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Payton v. Entzel

United States District Court, N.D. West Virginia, Elkins

June 24, 2019

ARTHUR DUANE PAYTON, Petitioner,
v.
F. ENTZEL, Warden, FCI Hazelton, Respondent.

          ORDER ADOPTING REPORT AND RECOMMENDATION

          JOHN PRESTON BAILEY, UNITED STATES DISTRICT JUDGE

         On this day, the above-styled matter came before this Court for consideration of the Report and Recommendation of United States Magistrate Judge James P. Mazzone [Doc. 8]. Pursuant to this Court's Local Rules, this action was referred to Magistrate Judge Mazzone for submission of a proposed report and recommendation (“R&R”). Magistrate Judge Mazzone filed his R&R on May 28, 2019, wherein he recommends that petitioner's Petition for Habeas Corpus Pursuant to 28 U.S.C. § 2241 [Doc. 1] be denied and dismissed without prejudice.

         Pursuant to 28 U.S.C. § 636(b)(1)(c), this Court is required to make a de novo review of those portions of the magistrate judge's findings to which objection is made. However, the Court is not required to review, under a de novo or any other standard, the factual or legal conclusions of the magistrate judge as to those portions of the findings or recommendation to which no objections are addressed. Thomas v. Arn, 474 U.S. 140, 150 (1985). In addition, failure to file timely objections constitutes a waiver of de novo review and the right to appeal this Court's Order. 28 U.S.C. § 636(b)(1); Snyder v. Ridenour, 889 F.2d 1363, 1366 (4th Cir. 1989); United States v. Schronce, 727 F.2d 91, 94 (4th Cir. 1984). Petitioner timely filed his Objections on June 17, 2019 [Doc. 10]. Accordingly, this Court will review the portions of the R&R to which the petitioner objects under a de novo standard of review. The remainder of the R&R will be reviewed for clear error.

         BACKGROUND

         Petitioner does not object to Magistrate Judge Mazzone's recitation of the factual background and procedural history. Thus, this Court sees no need to reiterate such here. Petitioner's § 2241 petition before this Court is based on one theory-that his prior convictions no longer serve as predicate offenses under the career offender provision of United States Sentencing Guidelines § 4B1.1. As such, petitioner requests that his sentence be vacated and remanded to the sentencing court for resentencing without the career offender designation.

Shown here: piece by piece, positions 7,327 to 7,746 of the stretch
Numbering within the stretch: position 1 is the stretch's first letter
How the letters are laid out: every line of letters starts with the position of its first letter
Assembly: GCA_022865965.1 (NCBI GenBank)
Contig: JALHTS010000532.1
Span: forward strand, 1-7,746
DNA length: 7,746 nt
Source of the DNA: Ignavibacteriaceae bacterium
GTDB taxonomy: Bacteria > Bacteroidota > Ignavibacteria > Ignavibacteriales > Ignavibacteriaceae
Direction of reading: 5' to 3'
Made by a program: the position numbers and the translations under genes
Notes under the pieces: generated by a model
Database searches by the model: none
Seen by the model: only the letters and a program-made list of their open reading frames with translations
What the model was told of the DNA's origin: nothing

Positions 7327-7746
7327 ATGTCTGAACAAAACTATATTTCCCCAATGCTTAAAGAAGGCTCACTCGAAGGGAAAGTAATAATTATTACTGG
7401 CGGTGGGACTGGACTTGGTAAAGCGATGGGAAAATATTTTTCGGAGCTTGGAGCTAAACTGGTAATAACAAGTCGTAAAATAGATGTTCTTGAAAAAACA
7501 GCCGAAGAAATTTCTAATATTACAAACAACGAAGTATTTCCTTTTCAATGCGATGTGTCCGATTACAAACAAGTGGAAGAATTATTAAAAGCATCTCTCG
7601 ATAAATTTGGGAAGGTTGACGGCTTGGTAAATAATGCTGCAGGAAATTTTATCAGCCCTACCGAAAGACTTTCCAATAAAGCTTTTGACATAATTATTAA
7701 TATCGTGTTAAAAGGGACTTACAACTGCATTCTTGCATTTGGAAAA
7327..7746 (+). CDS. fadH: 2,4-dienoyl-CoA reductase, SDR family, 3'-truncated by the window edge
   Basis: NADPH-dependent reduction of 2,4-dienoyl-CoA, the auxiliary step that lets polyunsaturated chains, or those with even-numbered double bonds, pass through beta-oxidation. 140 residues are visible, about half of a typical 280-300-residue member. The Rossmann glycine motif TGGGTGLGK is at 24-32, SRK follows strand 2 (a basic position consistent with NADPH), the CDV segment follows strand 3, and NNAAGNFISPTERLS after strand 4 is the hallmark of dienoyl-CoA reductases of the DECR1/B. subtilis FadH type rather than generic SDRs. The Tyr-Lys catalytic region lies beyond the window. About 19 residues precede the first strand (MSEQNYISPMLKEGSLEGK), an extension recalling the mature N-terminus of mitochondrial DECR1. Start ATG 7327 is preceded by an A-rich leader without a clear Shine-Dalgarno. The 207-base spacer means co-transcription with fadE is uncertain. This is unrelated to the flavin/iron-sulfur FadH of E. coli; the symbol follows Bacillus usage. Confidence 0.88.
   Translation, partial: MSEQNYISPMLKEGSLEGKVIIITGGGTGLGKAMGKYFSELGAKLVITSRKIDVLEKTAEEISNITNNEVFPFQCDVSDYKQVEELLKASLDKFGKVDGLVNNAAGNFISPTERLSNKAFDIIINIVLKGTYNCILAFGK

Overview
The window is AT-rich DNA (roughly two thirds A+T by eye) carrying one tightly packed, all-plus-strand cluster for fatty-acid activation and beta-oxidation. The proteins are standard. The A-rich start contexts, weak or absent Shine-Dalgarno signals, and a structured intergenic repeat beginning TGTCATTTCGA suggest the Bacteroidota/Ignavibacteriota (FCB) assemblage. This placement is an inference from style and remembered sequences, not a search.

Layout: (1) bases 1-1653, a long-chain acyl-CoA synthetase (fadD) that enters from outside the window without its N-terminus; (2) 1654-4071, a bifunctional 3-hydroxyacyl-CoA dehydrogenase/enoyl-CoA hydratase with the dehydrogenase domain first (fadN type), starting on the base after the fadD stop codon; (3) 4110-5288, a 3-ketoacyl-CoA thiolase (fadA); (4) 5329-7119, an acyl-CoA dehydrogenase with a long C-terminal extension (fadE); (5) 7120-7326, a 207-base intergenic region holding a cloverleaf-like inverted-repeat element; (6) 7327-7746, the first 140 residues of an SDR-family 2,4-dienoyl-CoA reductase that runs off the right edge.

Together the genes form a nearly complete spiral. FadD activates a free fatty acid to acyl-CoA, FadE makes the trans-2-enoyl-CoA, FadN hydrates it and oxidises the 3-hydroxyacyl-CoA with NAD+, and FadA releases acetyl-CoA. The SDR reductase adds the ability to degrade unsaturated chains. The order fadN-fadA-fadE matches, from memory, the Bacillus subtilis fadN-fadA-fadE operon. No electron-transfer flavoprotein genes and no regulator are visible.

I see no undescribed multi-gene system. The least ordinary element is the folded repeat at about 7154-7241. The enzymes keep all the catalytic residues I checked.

APPLICABLE LAW

         Generally, 28 U.S.C. § 2255 provides the exclusive means for a prisoner in federal custody to test the legality of his detention. However, § 2255(e) contains a savings clause, which allows a district court to consider a habeas petition brought by a federal prisoner under § 2241 where § 2255 is “inadequate or ineffective to test the legality” of the detention. 28 U.S.C. § 2255; see also United States v. Poole, 531 F.3d 263, 270 (4th Cir. 2008). The fact that relief under § 2255 is procedurally barred does not render the remedy inadequate or ineffective to test the legality of a prisoner's detention. In re Jones, 226 F.3d 328, 332 (4th Cir. 2000). In the Fourth Circuit, a § 2255 petition is only inadequate or ineffective to test the legality of detention when:

(1) [A]t the time of conviction, settled law in this circuit or the Supreme Court established the legality of the conviction; (2) subsequent to the prisoner's direct appeal and first § 2255 motion, the substantive law changed such that the conduct of which the prisoner was convicted is deemed not to be criminal; and (3) the prisoner cannot satisfy the gatekeeping provision of § 2255 because the new rule is not one of constitutional law.

Poole, 531 F.3d at 269 (quoting In re Jones, 226 F.3d at 333-34).

         The Fourth Circuit recently found that the savings clause may apply to certain sentencing challenges. It explained:

[W]e conclude that § 2255 is inadequate and ineffective to test the legality of a sentence when: (1) at the time of sentencing, settled law of this circuit or the Supreme Court established the legality of the sentence; (2) subsequent to the prisoner's direct appeal and first § 2255 motion, the aforementioned settled substantive law changed and was deemed to apply retroactively on collateral review; (3) the prisoner is unable to meet the gatekeeping provisions of § 2255(h)(2) for second or successive motions; and (4) due to this retroactive change, the sentence now presents an error sufficiently grave to be deemed a fundamental defect.

United States v. Wheeler, 886 F.3d 415, 429 (4th Cir. 2018). Because the requirements of the savings clause are jurisdictional, a § 2241 petitioner relying on the § 2255(e) savings clause must meet either the Jones test (if challenging the legality of his conviction) or the Wheeler test (if challenging the legality of his sentence) for the court to have subject-matter jurisdiction to evaluate the merits of the petitioner's claims. See Wheeler, 886 F.3d at 423-26.

         DISCUSSION

         Magistrate Judge Mazzone recommends that petitioner's § 2441 petition be denied and dismissed without prejudice for lack of jurisdiction, as petitioner cannot satisfy the fourth prong of Wheeler, which requires that his sentence “now presents an error sufficiently grave to be deemed a fundamental ...


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